Pricing by area within Big Bear Valley
This chart shows that the highest priced homes (usually means the largest homes on the biggest parcels) are in the western part of the Big Bear Valley, the lakefront, and in 2 high-end developments called MeadowBrook Estates, and Castle Glen.
“What is the best buy in Big Bear?” Easy question, tough answer. We have such an eclectic mix of old vs new, large vs small, flat vs steep mountain side, tall pine trees vs desert-like… it’s a tough answer. For example, in most typical urban neighborhoods all of the homes on Elm (?) Street are 5 bedroom/3 bath and have a market value of $650k. Here in Big Bear, almost every neighborhood has a small old cabin built in 1932 right next to a new Log home with 3,000sf on a large lot… and almost everything in between as well. So, the way I approach the answer is to ask “what price range”… then we can see an assortment of homes within that range.
Some homes sell FAST
In July 2015 we had 33 homes close in less than 30 days on the market. Good homes, priced correctly, are selling quickly here in Big Bear Valley. By the way, most of the sales activity last month was right where we expected... in the $150k-$350k range.
Most active part of the market: 2 and 3 bedroom homes:
Bedroom count that sold last month
This chart shows that most of the recent SOLD properties are 2 bedroom homes with an average sold price of $154k. Second in unit count are 3 bedroom cabins at an average sold price of $295k.
Here is another way to look at the heart of our market... in this chart, we see that the average price for both 2 and 3 bedroom cabins has remained relatively the same over the past 3 years. We see the same seasonality in most other categories as well.
How did the Buyers fund the purchase?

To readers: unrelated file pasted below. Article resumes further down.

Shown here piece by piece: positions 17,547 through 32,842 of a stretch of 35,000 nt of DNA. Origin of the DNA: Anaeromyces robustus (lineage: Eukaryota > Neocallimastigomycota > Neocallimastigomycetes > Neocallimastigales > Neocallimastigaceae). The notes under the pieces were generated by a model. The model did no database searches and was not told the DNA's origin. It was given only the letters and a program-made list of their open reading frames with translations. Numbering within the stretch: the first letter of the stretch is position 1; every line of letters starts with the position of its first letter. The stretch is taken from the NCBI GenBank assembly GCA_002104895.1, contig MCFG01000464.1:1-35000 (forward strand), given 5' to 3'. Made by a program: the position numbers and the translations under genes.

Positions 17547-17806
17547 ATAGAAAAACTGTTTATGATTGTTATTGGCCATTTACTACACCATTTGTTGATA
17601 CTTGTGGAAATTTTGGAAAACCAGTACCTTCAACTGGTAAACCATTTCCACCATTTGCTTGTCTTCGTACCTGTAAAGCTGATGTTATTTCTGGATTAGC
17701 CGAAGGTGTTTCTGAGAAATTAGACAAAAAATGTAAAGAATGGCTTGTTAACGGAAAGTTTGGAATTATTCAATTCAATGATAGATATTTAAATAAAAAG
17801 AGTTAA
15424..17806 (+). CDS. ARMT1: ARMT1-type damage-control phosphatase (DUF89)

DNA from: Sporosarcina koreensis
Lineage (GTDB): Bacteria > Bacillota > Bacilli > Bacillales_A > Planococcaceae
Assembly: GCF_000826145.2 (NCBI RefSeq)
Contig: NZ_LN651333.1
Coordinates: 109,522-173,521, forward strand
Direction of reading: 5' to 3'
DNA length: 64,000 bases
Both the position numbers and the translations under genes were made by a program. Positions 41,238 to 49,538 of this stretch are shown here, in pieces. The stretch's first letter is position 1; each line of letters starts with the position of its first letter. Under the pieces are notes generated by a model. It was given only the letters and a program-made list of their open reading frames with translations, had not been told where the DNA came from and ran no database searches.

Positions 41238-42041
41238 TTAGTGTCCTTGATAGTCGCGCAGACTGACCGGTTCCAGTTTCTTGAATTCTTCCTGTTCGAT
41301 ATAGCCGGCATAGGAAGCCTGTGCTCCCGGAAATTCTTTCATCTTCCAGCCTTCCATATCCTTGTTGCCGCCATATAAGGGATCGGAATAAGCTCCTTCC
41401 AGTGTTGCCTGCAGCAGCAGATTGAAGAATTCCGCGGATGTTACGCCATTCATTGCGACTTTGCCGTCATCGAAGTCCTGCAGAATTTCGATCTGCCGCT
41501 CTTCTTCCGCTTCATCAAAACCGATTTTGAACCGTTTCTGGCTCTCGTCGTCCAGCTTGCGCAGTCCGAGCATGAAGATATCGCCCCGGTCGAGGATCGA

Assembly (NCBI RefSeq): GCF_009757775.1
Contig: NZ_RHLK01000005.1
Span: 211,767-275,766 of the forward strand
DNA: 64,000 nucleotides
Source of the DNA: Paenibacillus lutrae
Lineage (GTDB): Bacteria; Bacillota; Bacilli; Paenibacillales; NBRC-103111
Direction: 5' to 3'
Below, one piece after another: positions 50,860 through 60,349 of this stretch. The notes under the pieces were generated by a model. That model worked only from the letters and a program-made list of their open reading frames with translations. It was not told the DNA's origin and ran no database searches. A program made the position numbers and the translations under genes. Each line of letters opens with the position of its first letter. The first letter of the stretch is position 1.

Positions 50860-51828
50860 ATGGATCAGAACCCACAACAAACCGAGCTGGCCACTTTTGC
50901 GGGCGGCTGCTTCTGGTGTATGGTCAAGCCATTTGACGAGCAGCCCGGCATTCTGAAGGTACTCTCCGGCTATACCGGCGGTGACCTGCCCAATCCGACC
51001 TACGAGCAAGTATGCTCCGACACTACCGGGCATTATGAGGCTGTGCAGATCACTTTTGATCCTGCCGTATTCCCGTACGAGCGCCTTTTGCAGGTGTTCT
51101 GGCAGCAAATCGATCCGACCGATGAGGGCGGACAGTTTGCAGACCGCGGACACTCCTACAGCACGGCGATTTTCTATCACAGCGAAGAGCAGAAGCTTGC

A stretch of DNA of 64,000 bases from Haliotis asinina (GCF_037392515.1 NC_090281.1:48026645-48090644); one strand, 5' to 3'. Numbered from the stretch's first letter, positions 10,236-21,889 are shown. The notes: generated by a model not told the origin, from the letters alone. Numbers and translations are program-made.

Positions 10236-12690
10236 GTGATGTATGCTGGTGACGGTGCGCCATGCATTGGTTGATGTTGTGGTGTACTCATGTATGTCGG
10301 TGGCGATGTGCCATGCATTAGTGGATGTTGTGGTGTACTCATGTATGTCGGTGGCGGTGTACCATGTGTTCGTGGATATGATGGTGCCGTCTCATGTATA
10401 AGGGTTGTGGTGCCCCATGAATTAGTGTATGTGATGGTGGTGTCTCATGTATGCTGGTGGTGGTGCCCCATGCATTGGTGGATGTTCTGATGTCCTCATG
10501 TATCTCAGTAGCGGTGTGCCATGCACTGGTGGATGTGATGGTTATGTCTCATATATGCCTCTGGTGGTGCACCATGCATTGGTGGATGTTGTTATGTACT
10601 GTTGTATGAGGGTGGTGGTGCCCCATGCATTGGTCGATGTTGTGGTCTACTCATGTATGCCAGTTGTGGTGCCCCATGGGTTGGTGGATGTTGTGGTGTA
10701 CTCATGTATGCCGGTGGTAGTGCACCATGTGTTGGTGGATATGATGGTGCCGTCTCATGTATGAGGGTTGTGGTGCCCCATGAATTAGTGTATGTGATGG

This chart shows that most of the home purchases were completed with Conventional financing, but there was about 30% of the transactions made by CASH. So, it's not unusual for buyers to bring cash with them to fund their "perfect cabin" purchase.
This chart shows the number of transactions where the property sold at or above the asking price. This may be one indicator of "multiple offers" that tends to look like a Seller's Market... certainly nothing like "down the hill" markets are experiencing. The Big Bear market is primarily a second home market, so we may eventually see the frantic buying that we experienced in years past.
Investment Make Short-term Rentals Ever More Popular
The short-term rental market -- largely seconds homes and vacation rentals -- is alive and well, thanks largely to online portals thrusting this unique form of accommodations into the limelight.
Full Story: http://realtytimes.com/rtpages/20120319_rentals.htm
How about RENTAL investment opportunities?
If investment in Big Bear is interesting to you ... I have talked to several Property Management companies here in Big Bear, and noted the following details:
1. For rental cabin owners, they can expect most of the annual rental revenue to come in the 3 months of Winter... not a linear cash-flow at all… good income for 3 months, then dropping to almost nothing.
2. Rental rates vary all over the place: from $150/night to $2,500 per weekend depending on the size, configuration, style, and proximity to the ski slopes.